The eleven executive coaching basics in this article should be put into practice for the executive coach to successfully help clients achieve the desired results.
What is Executive Coaching?
Executive coaching is one of the fastest-growing niches of coaching that exists today. It is a $1.5 billion per year industry, and as the corporate environment gets increasingly competitive, the demand for executive coaching will continue to rise. Executive coaching involves a mutually designed relationship between executives or business leaders within the organization, and this relationship typically lasts anywhere from six to eighteen months. The goal is to assist these individuals to progressively improve performance in the workplace, eventually resulting in achieving desired results. In some facets of business, executive coaching has literally taken over consulting even though there are differences between the two specialties.
Eleven Executive Coaching Basics to Guide Your Coaching Practice
It is necessary to ensure that you are practicing the following executive coaching basics or principles for a successful coaching relationship.
- Communication – Excellent communication skills are essential in your career as a coach. Your client must be able to understand your verbal and written communication so you can maintain an excellent professional relationship. The Executive Coach needs to be an active listener. Being intentional in listening enables you to help clients identify the biggest challenge they are facing in their professional lives.
- Self- Awareness – Being self-aware enables you to pay more attention to what your clients are saying. It allows for greater comprehension of your clients’ situation and a better ability to initiate and respond to the incident. Also one of the benefits of your clients equally being self-aware is that it results in better decision-making within the work environment and even their personal lives.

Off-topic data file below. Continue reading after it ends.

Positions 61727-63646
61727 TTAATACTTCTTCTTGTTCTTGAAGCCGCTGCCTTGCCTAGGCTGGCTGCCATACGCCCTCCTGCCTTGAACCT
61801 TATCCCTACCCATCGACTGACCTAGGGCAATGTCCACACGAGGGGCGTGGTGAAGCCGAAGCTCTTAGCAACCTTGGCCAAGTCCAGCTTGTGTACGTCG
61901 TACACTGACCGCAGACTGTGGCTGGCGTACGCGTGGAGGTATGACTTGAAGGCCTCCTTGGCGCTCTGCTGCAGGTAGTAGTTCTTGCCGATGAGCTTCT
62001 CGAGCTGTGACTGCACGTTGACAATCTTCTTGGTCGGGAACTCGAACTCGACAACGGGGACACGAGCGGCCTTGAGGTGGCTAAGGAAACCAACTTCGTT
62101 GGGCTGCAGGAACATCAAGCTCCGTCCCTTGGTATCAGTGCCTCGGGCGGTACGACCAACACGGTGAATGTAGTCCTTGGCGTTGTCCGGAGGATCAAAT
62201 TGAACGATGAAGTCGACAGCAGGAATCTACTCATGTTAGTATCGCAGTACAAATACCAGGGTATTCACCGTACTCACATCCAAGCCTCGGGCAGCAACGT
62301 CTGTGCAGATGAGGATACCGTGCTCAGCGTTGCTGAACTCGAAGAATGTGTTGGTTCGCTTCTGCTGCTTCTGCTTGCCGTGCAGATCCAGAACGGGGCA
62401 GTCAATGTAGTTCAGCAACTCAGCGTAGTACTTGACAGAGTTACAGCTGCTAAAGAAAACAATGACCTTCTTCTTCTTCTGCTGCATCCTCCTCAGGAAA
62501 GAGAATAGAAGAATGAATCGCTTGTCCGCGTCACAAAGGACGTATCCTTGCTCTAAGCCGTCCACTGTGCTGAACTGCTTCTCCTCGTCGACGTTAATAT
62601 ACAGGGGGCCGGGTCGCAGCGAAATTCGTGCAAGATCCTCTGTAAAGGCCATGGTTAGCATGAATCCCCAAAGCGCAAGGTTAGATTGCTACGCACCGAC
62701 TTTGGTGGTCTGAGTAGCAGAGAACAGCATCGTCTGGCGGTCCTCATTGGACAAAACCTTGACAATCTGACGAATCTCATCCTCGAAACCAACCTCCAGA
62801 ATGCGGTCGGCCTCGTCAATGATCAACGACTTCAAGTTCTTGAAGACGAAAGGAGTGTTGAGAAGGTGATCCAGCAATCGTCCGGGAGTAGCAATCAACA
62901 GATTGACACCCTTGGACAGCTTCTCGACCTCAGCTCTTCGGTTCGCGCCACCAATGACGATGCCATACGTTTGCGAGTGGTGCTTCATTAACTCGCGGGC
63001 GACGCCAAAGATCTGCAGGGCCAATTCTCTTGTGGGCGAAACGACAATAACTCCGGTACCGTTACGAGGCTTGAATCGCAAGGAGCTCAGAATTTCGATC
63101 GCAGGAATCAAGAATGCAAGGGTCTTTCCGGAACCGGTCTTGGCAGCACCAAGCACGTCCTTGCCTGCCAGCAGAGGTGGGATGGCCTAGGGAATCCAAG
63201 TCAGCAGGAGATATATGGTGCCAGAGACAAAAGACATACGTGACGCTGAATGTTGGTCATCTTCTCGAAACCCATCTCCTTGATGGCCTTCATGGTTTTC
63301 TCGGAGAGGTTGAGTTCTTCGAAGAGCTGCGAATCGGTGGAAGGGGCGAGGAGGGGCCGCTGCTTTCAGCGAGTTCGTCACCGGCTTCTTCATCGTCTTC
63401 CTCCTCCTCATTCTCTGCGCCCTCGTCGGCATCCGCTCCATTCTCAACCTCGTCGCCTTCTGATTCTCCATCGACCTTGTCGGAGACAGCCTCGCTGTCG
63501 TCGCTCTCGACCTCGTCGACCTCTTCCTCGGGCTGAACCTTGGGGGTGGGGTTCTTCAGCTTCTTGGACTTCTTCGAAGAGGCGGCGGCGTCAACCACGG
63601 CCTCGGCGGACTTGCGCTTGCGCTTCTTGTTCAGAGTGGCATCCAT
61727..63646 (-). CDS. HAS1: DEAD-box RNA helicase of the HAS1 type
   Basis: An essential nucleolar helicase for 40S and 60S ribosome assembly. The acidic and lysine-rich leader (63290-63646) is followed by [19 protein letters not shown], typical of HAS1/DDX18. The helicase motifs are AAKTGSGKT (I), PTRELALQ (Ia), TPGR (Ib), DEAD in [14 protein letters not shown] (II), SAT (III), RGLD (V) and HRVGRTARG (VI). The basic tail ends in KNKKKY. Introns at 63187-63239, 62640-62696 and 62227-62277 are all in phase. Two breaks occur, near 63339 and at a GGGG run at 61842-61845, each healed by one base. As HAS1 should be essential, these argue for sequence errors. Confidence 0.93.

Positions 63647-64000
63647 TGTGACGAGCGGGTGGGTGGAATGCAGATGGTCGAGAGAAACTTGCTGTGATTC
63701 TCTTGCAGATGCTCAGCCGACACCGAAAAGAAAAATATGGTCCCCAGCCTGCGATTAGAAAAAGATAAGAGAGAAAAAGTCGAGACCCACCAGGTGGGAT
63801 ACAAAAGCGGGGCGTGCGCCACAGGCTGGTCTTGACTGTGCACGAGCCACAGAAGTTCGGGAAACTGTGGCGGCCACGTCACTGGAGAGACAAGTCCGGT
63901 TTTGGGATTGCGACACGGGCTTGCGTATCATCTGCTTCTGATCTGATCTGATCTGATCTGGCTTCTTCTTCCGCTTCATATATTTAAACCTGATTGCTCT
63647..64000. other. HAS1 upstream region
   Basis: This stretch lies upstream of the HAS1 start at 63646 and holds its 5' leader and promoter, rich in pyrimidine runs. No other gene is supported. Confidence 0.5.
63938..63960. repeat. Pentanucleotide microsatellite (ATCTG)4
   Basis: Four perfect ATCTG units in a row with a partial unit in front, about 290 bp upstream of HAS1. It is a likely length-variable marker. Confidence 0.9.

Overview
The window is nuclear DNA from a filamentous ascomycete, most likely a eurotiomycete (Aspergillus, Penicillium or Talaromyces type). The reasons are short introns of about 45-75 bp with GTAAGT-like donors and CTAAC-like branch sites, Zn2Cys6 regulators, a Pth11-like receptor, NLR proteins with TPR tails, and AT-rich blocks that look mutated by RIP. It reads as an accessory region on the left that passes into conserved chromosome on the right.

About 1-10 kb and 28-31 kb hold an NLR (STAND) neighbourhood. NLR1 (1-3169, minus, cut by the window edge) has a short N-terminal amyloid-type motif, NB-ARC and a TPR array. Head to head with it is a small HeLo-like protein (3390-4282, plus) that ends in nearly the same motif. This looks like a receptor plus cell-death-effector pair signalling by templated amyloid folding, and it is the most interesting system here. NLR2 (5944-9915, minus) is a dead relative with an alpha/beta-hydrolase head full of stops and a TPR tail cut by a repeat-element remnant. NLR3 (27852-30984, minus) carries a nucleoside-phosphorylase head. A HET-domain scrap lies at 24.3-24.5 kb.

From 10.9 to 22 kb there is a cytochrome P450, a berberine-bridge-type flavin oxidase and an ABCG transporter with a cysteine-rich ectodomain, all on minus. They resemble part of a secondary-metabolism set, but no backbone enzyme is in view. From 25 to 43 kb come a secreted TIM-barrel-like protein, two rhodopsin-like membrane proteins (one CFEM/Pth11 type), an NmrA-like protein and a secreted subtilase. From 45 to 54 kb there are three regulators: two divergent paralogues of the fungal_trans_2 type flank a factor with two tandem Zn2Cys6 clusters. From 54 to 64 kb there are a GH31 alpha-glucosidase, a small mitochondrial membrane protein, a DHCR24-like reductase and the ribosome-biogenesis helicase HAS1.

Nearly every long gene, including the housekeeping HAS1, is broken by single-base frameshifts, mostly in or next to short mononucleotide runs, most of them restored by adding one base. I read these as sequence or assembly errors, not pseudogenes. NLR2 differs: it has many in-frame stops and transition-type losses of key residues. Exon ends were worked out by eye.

- Be Curious – As the coach, it is necessary to be curious about what the issues might be. You can ask significant questions that will allow the client to reflect and think deeply about the problem and what may be causing it.
- Agenda Setting – Remember that the clients should always be in the driver’s seat. They must be the ones to set the agenda for the meeting since they are more familiar with the issue or situation.
- Be Flexible – Be aware of your clients’ schedules, learning styles, and communication styles and be ready to adapt to each one.
- Clear Goals & Expected Results – There must be a set of precise, specific desired results expected from the coaching relationship. Desired goals and expected results should be documented in a coaching plan that outlines expected deadlines for accomplishing each goal and coaching session activities that focus on achieving the agreed-upon goals.
- Partnership – Working together (collaboration) as a team is key to the success of the coaching relationship.
- Commitment – Once specific goals and expectations have been set, there must be a solid commitment to achieving the desired results.
- Confidentiality – The relationship between the coach and the client is sensitive and private. To maintain this relationship, all parties must be clear about the ground rules for confidentiality and the guidelines. This information must be documented in the coaching agreement.
- Providing Feedback – Both coach and client must commit to meeting at agreed-upon times and locations for feedback, especially at different milestones throughout the coaching engagement. This period includes revisiting mutually agreed upon goals, so the coach needs to be engaged and practice active listening.
- Accountability – As a coach, your role is to hold your clients accountable. Monitor their actions until they attain their goals. Also, it is a good habit to remind them occasionally of the importance of following through on the goals set.
Executive coaching basics are essential for you to experience success as an executive coach. Organizations are turning to these types of coaches for leadership development, succession planning, and helping entrepreneurs grow their businesses. So, there is no time like the present to get started on your career in executive coaching.
Margaret K. Olubiyi
Writer, Coaches Training Blog community